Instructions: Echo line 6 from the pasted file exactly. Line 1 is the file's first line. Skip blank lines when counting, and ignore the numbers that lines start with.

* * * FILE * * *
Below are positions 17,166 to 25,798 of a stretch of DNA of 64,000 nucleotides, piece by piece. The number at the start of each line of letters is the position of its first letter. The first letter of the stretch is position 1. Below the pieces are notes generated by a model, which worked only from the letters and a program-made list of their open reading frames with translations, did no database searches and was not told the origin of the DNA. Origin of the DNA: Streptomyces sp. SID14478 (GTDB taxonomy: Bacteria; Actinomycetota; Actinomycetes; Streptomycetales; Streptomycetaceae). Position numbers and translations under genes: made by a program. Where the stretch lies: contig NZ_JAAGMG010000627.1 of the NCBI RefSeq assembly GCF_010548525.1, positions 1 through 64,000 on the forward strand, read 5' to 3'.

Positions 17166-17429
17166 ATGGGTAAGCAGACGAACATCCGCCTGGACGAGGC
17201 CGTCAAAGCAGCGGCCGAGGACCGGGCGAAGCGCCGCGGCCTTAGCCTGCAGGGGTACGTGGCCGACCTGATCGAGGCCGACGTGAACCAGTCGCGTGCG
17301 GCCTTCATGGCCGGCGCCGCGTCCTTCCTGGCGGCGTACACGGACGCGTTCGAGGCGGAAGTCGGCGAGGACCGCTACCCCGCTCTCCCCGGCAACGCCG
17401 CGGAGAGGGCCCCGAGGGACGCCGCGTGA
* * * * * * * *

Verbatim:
17401 CGGAGAGGGCCCCGAGGGACGCCGCGTGA